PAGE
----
Lifespan is a concept that most of us are familiar with. Your lifespan is the length of time between birth and death, which for the average human these days is 78 years. In the near future, for wealthy nations, that number will start to push into the 90’s.
A less-known, but more significant concept is healthspan.
Your healthspan is the number of years spent without chronic disease, dementia and infirmity. Or in other words, living a full and engaged life with complete control of your mind and body right up until the end!
While we all want a long life – it is the quality of your life in your later years that matters.
So what impacts our lifespan? The genes we inherit from our parents play an important role (can you imagine the genetic potential of Freyja Frederiksdottir, daughter to Annie Thorisdottir and Frederik Aegidius?). However, it is the way those genes are expressed (the science of epigenetics) that will impact the quality of your life in the long term.
In other words, the genetic material you are born with is either switched on or switched off as a result of your lifestyle and nutrition. So while you may not have inherited the genes of Annie and Frederik, you can make the most of the genes that you do have by optimizing factors that influence how your genes express themselves. This also applies to inhibiting the expression of less than favorable genes – if your family history includes diseases like diabetes, you can reduce your chances of a similar diagnosis by incorporating protective measures such as the appropriate amounts of carbohydrates, cutting out refined sugars, incorporating weight training and monitoring your calorie intake.
Lifestyle and environmental factors that influence how your genes express themselves:
Your nutrition should be tailored to what works for you and what you can apply consistently. A good start is to remove the sugar and add in abundant vegetables, some good fats and carbohydrates, and enough protein to meet your training and lifestyle needs.
Some stress is good, but chronic stress creates an imbalance in your cortisol and other hormone levels causing a cascade of negative health effects and long-term damage. It is important to address chronic stress by incorporating activities that bring your sympathetic and parasympathetic nervous systems into balance. These could include meditation, yoga, dance, being outside, reading, listening to music or whatever brings a sense of calm and order to your life.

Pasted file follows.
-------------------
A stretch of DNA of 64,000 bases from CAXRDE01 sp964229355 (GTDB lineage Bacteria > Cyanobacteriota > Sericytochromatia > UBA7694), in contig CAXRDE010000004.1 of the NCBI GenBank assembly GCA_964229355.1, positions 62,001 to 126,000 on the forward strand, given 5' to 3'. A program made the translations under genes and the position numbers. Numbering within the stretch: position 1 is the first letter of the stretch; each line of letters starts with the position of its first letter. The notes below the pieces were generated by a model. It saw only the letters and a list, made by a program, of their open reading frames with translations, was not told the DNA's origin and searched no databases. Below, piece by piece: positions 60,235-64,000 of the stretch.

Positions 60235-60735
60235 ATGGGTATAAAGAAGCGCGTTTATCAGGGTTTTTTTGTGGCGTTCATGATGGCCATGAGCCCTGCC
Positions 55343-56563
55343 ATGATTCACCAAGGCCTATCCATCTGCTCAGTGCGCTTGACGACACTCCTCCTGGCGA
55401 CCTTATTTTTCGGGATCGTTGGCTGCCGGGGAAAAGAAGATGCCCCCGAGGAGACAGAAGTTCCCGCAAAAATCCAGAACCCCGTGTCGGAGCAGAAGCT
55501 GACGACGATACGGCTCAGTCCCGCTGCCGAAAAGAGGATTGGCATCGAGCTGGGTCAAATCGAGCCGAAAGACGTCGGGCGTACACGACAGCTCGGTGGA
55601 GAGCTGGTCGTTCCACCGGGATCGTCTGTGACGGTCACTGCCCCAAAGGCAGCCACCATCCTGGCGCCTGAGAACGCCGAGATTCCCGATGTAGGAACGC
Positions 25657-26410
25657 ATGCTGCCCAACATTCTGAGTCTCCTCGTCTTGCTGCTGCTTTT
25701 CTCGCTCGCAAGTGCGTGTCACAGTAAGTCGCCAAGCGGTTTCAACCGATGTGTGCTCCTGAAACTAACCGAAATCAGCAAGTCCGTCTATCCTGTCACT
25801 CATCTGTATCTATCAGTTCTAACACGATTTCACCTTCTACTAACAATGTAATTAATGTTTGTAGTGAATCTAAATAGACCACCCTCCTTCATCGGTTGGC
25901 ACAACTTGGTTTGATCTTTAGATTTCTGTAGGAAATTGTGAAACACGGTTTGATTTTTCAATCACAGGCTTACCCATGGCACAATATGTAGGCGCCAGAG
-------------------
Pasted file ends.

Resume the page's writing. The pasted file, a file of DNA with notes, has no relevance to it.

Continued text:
- Physical activity
While smashing the WoD every day is a good place to start, you don’t always have to leaderboard to get the benefit of physical activity. Too much of a good thing is not such a good thing and it is important to find balance in your training. Push when you need to but learn to listen to your body and reduce the intensity when it’s required. Non-exercise activity such as taking the stairs instead of the lift, walking the dogs or chasing after your kids is just as important – your body is designed to move and not sit behind a desk (or on the couch) all day!
- Purpose and meaning
Research shows that having a sense of purpose can lead to living a longer and more fulfilling life. It is important to understand what your purpose and calling in life is and to be able to share your unique gifts and quirks with a community in which you feel part of (some of you are very strange and quirky though – but we nevertheless appreciate everyone’s weirdness).
- Environmental toxins
Living in the city we are exposed to increased levels of pollution and environmental toxins. Often, the personal care products we use can potentially add to our body’s toxic load. And then smoking, drinking too much alcohol and eating too many processed and refined foods contributes to this burden. Your body is great at clearing out the junk though, but sometimes it needs help with a good diet including vegetables, sufficient clean water (coffee does not count), rest, relaxation and enough sleep, and one or two less beers over the weekend.
These are easy modifications you can implement to address your healthspan. There is a lot more research being done on additional factors like the microbiome, calorie restriction, mitochondrial health and specific supplements but the big wins come from regular training, mobility sessions and the healthy lifestyle modifications we recommend at CFJ Lifestyle Fitness.